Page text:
With the DAC's current outputs being complementary, IDAC has an analog value corresponding to the applied digital value, and I/DAC has an analog value corresponding to the complement of the applied digital signal. For example, if ‘110111 is applied to the DAC, then IDAC would have a value corresponding to ‘110111 and I/DAC would have a value corresponding to ‘001000. This allows for a convenient implementation of a so-called Gilbert cell where the currents are steered to combine the selected odd and even phase signals with the resultant phase signal having a constant magnitude throughout the phase plane.

The digital control logic 110 controls the multiplexer 104 and DAC 108 to select the different, adjacent phase signal pairs to generate and rotate a resultant SSC phase signal about the phase plane. It does this in order to achieve a spread spectrum clock with desired characteristics. It is clocked by a control clock (Control Clock), which may be tapped from the reference phase generation circuit 102, or alternatively, as with the embodiment of FIG. 6 below, it could be tapped from the generated spread spectrum clock itself.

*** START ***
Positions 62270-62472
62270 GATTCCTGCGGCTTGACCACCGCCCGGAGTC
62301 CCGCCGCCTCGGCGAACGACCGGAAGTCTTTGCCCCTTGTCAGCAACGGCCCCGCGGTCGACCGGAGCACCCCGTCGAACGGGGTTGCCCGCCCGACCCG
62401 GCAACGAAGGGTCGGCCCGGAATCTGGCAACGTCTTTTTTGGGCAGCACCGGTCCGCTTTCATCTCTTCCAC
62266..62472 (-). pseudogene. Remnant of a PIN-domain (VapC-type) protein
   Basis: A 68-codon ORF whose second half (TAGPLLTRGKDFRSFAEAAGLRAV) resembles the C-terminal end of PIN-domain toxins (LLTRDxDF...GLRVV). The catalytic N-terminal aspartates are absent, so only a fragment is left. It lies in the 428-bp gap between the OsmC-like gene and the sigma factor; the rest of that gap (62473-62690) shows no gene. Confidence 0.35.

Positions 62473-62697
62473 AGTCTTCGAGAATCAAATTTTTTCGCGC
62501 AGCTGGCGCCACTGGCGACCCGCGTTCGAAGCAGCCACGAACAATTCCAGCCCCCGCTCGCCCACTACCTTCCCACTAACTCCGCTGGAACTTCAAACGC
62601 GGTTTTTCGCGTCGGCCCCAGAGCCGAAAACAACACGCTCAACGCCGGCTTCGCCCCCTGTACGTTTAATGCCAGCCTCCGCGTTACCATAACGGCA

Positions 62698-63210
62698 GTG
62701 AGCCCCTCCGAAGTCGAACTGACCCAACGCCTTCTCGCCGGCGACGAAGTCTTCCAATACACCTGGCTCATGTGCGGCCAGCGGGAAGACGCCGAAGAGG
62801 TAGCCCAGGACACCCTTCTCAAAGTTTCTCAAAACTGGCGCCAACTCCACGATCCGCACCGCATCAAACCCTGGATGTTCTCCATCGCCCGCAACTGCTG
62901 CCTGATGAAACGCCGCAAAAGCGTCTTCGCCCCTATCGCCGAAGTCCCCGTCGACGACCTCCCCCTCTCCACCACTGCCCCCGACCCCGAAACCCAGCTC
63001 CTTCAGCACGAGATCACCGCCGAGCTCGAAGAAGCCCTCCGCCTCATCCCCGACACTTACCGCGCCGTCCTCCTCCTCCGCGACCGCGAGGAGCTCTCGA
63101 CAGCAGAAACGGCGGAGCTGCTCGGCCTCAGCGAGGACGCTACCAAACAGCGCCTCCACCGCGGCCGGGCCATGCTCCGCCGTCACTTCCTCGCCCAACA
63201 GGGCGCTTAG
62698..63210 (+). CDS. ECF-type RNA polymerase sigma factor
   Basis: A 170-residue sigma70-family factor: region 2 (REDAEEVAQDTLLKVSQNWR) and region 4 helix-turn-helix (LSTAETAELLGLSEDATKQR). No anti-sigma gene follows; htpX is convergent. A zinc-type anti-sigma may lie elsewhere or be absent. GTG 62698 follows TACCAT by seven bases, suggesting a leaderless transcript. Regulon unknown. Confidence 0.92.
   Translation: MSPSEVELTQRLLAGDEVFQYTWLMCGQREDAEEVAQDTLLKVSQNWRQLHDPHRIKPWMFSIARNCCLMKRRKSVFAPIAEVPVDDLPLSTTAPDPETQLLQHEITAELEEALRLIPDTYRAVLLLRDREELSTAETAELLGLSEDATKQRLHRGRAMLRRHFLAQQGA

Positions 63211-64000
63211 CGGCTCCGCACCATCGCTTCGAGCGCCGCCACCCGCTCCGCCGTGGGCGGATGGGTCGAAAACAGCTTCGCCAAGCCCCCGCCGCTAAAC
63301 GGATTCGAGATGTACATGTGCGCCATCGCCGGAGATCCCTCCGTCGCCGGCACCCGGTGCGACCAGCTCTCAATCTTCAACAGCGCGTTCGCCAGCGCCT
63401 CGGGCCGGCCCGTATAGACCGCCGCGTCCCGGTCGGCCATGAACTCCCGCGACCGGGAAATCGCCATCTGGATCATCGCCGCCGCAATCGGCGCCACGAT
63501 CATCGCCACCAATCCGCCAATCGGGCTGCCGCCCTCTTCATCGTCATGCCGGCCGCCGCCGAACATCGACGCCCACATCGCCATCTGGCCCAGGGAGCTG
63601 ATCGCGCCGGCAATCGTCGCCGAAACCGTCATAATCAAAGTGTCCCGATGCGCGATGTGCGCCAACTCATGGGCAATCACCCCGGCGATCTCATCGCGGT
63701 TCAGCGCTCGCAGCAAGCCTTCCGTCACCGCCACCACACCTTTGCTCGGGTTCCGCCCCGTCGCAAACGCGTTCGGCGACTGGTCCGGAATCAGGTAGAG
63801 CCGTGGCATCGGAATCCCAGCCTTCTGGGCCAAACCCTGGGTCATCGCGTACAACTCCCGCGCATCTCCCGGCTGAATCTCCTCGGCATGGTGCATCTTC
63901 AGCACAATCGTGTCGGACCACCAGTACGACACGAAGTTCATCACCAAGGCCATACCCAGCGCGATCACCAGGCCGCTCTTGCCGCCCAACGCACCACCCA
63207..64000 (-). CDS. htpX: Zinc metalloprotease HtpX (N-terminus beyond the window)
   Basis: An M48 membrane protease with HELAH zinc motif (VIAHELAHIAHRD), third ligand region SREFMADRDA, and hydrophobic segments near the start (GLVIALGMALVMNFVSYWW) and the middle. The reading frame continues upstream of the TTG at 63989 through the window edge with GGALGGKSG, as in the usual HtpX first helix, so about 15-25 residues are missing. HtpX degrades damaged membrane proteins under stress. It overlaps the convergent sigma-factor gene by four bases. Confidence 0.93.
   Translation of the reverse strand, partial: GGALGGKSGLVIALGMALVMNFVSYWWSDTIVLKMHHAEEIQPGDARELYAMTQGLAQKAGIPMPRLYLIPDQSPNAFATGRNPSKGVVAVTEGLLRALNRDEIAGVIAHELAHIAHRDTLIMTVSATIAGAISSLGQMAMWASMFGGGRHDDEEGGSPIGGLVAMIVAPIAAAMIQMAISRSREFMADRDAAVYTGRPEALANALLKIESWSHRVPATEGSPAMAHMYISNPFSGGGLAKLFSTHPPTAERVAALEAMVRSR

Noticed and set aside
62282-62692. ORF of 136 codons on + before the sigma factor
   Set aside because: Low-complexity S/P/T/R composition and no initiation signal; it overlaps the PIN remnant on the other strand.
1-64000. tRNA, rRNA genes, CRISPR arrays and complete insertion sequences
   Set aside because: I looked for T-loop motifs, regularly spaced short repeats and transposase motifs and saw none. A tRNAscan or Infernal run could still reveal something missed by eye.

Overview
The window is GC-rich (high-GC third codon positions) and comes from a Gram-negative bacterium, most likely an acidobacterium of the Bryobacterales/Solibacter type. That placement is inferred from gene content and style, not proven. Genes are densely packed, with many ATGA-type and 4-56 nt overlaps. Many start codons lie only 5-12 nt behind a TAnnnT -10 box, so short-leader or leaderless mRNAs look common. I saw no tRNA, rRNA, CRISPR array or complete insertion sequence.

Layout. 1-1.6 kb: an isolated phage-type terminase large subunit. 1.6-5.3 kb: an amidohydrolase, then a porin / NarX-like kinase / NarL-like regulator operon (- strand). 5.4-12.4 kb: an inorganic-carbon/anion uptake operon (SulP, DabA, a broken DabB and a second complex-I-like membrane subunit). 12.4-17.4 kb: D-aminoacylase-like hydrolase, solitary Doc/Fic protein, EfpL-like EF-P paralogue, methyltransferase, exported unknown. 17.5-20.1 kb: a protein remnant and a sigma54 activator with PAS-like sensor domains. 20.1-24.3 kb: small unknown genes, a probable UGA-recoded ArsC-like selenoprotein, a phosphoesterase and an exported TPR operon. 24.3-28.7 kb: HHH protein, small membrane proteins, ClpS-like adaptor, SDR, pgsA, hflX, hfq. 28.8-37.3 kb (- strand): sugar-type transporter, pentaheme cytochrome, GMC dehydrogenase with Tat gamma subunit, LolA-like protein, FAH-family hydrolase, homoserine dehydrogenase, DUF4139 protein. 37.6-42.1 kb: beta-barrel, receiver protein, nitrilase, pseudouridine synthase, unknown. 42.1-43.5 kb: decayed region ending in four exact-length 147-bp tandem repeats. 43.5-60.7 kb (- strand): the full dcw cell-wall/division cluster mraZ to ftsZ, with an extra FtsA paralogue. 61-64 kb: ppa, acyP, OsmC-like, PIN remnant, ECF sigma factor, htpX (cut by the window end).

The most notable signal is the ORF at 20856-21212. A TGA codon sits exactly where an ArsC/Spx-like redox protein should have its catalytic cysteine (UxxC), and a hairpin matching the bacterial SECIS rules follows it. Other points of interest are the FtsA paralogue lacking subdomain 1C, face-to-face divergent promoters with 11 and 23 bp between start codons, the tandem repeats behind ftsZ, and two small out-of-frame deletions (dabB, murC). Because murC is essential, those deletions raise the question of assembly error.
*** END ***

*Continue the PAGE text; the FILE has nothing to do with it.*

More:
Accumulating phase delay, the SSC phase signal is rotated in a clockwise direction, at increasing rates of rotation, to increase the clock period of the SSC. When it reaches the halfway point of the modulation cycle, it then rotates the phase signal in a counter-clockwise direction to decrease phase delay, thereby decreasing the modulation clock period until the nominal period is reached. This is repeated in accordance with the frequency of a modulation clock, and a spread spectrum clock such as that shown in FIG. 3 (discussed below) is generated.

FIG. 3 is a graph depicting an exemplary SSC clock 301 generated from the SSC generator of FIG. 1. The graph shows its periods as a function of time (measured in cycles of the reference clock). Since a clock's period is inversely proportional to its frequency, this graph indirectly shows how the spread spectrum (SS) clock's frequency varies over time. In the depicted embodiment, the reference phase clock frequencies are at a constant frequency of 96 MHz, which corresponds to the nominal frequency of the generated SSC. Thus, the nominal SSC period is 10.4167 nS. As the phase signal is rotated in a clockwise direction, this period is stretched (up to about 10.58 nS in this example) and then returned back to the nominal period. This is done using a modulating clock (essentially generated within the digital control logic from the control clock) to rotate the phase signal about the phase plane via DAC 108. In this example, the modulating clock frequency is approximately 32 KHz. Thus, 3096 MHz clock periods are impacted per modulating clock period.